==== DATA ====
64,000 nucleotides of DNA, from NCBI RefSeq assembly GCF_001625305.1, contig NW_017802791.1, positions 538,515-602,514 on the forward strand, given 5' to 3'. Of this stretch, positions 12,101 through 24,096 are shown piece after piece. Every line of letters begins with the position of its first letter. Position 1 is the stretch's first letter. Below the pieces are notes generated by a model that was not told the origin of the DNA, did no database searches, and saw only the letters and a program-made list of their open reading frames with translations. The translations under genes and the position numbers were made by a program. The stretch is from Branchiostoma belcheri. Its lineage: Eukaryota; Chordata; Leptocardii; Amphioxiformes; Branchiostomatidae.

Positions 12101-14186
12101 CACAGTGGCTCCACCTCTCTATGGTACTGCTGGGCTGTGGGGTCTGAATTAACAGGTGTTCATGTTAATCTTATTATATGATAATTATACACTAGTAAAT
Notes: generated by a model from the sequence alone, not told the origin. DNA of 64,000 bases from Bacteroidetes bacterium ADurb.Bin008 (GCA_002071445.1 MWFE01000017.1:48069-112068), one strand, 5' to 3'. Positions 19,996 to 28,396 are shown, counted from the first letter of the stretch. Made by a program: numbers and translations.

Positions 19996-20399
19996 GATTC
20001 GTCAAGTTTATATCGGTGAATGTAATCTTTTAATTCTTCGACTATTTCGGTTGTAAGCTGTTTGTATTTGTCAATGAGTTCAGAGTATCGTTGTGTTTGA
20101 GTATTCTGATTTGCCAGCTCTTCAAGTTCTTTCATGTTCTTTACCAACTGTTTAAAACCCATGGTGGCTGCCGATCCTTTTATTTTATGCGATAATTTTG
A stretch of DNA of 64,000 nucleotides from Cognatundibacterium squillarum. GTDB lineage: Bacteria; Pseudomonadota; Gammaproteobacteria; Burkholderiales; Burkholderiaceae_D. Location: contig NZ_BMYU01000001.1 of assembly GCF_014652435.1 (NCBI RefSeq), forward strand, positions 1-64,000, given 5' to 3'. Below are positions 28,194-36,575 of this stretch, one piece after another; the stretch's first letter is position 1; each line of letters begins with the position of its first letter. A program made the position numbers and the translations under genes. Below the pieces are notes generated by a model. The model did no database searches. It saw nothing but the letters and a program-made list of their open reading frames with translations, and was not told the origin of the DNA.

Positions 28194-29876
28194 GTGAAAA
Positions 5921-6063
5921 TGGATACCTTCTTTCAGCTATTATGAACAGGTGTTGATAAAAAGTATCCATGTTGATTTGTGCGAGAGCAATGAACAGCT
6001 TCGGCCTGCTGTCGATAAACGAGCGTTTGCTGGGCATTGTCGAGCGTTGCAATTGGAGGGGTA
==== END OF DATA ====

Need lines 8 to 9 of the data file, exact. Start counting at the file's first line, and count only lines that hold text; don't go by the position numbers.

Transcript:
20101 GTATTCTGATTTGCCAGCTCTTCAAGTTCTTTCATGTTCTTTACCAACTGTTTAAAACCCATGGTGGCTGCCGATCCTTTTATTTTATGCGATAATTTTG
A stretch of DNA of 64,000 nucleotides from Cognatundibacterium squillarum. GTDB lineage: Bacteria; Pseudomonadota; Gammaproteobacteria; Burkholderiales; Burkholderiaceae_D. Location: contig NZ_BMYU01000001.1 of assembly GCF_014652435.1 (NCBI RefSeq), forward strand, positions 1-64,000, given 5' to 3'. Below are positions 28,194-36,575 of this stretch, one piece after another; the stretch's first letter is position 1; each line of letters begins with the position of its first letter. A program made the position numbers and the translations under genes. Below the pieces are notes generated by a model. The model did no database searches. It saw nothing but the letters and a program-made list of their open reading frames with translations, and was not told the origin of the DNA.